Philly native and ’92 Temple University grad, turned freelance writer and indie rocker Richard Turgeon recently released his first full-length novel, “Thank You, I’m a Rock Star.”
Turgeon’s book is, to say the least, an interesting read.
It chronicles the relationship between a band named The Movies (Turgeon’s band in the non-fictional world) and a “corporate religion” known as AutoGod.
AutoGod’s mission is simply “to become the most popular religion in the world – and, in turn, the wealthiest.”
AutoGod founder, Matt Baker, believes the most efficient way to do this is to combine religion and rock music, as both have the ability to control the 13-to-25-year-old demographic.
“Thank You, I’m a Rock Star” is witty, fascinating and, perhaps best of all, different.
The book itself has the ability to reach and intrigue the same demographic that AutoGod targets, with the occasional shrill dialogue and plethora of pop-culture references, but most of all with its original concept.
Unfortunately, it is the dialogue and pop-culture references that bog down the work and make it a cumbersome read.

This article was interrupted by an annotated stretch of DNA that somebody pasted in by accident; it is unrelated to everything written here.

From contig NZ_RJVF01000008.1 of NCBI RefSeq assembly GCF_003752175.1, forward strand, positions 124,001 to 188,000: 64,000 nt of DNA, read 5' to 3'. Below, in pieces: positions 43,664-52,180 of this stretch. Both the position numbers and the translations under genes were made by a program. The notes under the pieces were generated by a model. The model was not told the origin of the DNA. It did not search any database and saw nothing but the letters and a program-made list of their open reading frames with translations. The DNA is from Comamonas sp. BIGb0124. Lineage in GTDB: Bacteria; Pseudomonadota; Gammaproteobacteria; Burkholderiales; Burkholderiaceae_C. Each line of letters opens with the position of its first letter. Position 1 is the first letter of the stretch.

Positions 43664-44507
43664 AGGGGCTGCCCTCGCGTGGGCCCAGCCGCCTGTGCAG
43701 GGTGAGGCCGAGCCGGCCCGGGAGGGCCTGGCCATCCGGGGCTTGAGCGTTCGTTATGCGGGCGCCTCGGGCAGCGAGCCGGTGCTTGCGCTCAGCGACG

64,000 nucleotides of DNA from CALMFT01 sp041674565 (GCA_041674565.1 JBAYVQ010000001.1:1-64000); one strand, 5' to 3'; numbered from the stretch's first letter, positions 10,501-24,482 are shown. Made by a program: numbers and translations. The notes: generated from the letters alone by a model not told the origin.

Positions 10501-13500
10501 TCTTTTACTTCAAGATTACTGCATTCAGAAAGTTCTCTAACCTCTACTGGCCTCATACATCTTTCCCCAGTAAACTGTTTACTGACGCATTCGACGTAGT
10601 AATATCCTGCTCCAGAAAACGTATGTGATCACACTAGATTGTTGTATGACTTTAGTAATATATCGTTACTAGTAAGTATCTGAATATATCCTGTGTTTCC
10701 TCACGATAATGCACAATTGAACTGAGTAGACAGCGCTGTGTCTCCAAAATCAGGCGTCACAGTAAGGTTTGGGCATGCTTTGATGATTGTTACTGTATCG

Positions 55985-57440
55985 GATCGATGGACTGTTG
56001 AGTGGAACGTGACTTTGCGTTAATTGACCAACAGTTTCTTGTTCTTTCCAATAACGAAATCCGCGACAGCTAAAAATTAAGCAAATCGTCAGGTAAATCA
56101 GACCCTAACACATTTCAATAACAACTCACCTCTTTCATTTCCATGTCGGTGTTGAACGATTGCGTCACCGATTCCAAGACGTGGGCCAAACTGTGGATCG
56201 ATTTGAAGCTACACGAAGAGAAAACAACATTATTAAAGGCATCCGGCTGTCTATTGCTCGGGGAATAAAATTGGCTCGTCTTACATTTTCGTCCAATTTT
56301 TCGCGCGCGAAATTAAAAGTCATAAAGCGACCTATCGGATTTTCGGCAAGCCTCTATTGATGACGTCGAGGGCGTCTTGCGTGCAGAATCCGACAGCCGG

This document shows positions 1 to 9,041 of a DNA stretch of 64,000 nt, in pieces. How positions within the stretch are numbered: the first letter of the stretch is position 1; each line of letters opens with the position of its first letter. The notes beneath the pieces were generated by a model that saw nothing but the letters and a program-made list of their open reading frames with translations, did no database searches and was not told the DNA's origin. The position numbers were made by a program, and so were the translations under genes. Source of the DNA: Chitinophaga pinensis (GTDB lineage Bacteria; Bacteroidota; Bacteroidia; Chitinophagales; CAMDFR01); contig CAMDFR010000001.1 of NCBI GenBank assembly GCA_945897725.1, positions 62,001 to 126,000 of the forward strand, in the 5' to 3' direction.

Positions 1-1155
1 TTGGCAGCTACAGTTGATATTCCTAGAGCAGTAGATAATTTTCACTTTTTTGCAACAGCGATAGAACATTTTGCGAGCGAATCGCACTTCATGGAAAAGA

Furthermore, the book’s cast of characters is so heavy that it is often hard to keep track of them all.
None of the characters, save perhaps Billy Farragut – a depressed, confused pizza-shop employee – is complex enough to enjoy. Their dialogue is uninteresting at best and seems to be there merely because such a novel requires dialogue.
If you have a spare moment, however, between studying for finals and catching up on much-needed sleep, Turgeon’s book is worth a glance.
Fortunately, the concept behind the book pushes through the muddy dialogue and characterization, the result being an interesting read that elicits thought and careful consideration of the corporate America in which we live.
Those interested in the book can visit Turgeon’s Web site at www.autogod.org.
The site offers viewers a chance to read the first chapter of the book, and even order CDs by The Movies.
One has to laugh, however, as the CD publicity stunt is a throw-back to the link between capitalism, rock and religion, that makes up “Thank You, I’m a Rock Star.”